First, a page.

Month: July 2016

The Neon Demon (2016)

The Neon Demon is probably the strangest film I watched in a long time, yet has left me wanting more and more. Set again in Los Angeles, the fashion scene seems worlds away to the Los Angeles discovered in Drive. 


Nicholas Winding Refn has managed to find that divisive element again that plagued his release of Only God Forgives as it was met with cheers and jeers at Cannes. (Coincidentally, this occurred again with The Neon Demon) Over 120 minutes the film transcends various different avenues and paths that the differing women undertake. Jena Malone’s Ruby and Elle Fanning’s Jesse lead the charge whilst back-upped by the suspiciously-charming Gigi and Sarah. (Bella Heathcote and Abbey Lee, respectively) The film finds difficult and distressing scenes to encounter, actually making people leave the cinema in one certain scene. However, it couldn’t be helped as the fashion world is discovered by Jesse.

Unlike his previous films having featuring very male-orientated casts (See Drive, Only God Forgives, Bronson & Valhalla Rising) a female-heavy cast is a welcome change considering Elle Fanning’s Jesse is probably one of the most intriguing characters in recent memory. The adventure she traverses whilst Gigi and Sarah are consumed by hatred and jealously that the new kid on the block is ‘perfect’ becomes a riveting story as we see the path of destruction Jesse unknowingly treads. As the film ventures more and more into the fashion world, Jesse is consumed by her own vanity and begins to love herself – a farsight to the fresh-faced sixteen year old as she yearns for the admiration by her peers.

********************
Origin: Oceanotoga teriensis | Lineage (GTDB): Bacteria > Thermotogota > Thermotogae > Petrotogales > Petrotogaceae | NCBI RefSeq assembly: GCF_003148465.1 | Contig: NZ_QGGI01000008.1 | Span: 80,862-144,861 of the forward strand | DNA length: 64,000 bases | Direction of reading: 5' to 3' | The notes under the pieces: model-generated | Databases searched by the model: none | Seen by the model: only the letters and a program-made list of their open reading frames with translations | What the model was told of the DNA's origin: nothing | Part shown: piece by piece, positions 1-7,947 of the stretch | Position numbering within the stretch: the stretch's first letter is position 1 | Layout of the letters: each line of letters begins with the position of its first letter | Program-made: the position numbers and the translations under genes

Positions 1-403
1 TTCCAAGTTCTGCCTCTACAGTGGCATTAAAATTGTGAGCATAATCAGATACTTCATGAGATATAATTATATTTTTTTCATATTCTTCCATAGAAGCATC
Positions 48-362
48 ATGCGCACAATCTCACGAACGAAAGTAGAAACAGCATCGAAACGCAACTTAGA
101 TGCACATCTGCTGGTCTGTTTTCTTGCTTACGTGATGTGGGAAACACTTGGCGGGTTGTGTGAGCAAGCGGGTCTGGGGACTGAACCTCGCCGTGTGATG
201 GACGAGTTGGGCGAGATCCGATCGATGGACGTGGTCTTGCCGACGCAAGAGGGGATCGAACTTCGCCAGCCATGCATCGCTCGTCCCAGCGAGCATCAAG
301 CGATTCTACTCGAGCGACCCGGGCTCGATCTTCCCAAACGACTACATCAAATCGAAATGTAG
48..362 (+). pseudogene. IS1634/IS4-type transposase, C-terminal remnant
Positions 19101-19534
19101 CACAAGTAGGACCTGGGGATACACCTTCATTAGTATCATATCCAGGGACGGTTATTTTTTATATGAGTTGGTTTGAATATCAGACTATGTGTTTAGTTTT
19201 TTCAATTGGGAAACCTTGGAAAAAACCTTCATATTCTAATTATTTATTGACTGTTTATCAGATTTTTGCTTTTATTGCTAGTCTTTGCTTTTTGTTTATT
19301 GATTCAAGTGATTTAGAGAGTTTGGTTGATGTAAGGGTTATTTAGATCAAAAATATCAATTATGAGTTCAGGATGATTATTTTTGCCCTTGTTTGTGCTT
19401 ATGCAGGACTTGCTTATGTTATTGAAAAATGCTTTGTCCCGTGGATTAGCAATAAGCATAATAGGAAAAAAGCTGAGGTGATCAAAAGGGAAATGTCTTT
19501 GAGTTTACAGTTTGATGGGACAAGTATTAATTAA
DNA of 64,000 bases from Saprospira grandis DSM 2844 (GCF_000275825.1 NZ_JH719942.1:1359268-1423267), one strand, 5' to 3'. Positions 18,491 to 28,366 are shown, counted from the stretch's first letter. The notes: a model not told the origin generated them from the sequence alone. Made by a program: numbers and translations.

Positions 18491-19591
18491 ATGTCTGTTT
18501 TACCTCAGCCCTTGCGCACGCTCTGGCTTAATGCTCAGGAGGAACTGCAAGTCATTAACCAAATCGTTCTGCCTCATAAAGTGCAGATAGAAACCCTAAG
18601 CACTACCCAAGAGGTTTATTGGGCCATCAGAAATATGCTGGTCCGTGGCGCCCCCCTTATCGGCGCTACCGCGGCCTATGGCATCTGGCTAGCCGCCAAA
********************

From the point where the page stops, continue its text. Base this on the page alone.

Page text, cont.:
One of the biggest positives of Drive was the soundtrack, so it’s unsurprising Winding-Refn has teamed up with Cliff Martinez again to create a euphoric-sounding journey again. Martinez goes to both ends of the scale creating thumpingly loud brash sounds to go along the party atmosphere, but also the mystical discovery as Jesse begins to discover herself and the Los Angeles modelling scene. Jesse’s first experience at a Los Angeles party in the midst of a red strobe light to her becoming the pride of the catwalk and finishing the show (in a scene that could be interpreted as Jesse becoming the titular ‘Neon Demon’) just show the stunning visuals that Winding-Refn produced to match the marvellous thrilling soundtrack created by Martinez.

The difficulty in this film would be to become too bogged down with the characters and the story. I feel Winding-Refn has rather created an experience to explore another side of Los Angeles, different to the one previously visited in Drive. This doesn’t necessarily mean the story is terrible, it is rather peculiar considering the elements of vanity and the film buying into horror tropes. Rather than creating a compelling story to grasp us with, Winding-Refn instead has opted for a visionary experience that stays with you after leaving the cinema. Strangely, it worked.


It’s not often a film stays with me in the days preceding the first watch. This isn’t a bad thing, it happened with The Guest, a film I initially hated but have since grown to love. The Neon Demon managed to get under my skin, even with a basis of a story I have no care in exploring. I merely bought into the film due to enjoyment from Winding-Refn’s previous films, but ending up throughly enjoy this picture. The seemingly vacuous pettiness of the fashion proved to be the unsurprising cut-throat business it is but explored in such a way that Winding-Refn has provided a throughly enjoyable visionary experience. One thing is for sure though, I cannot wait for the next viewing of this film.


Now You See Me 2 (2016)

One year after the Four Horseman jumped off a roof in New York, Now You See Me 2 have the famed ‘Horseman’ with a new bag of tricks. ( Apart from the exception of Isla Fisher’s Henley) With the change of direction with Jon M. Chu and Lizzy Caplan taking over the role of the woman in the Four Horsemen, can the film live up to the hype the excellent Now You See Me.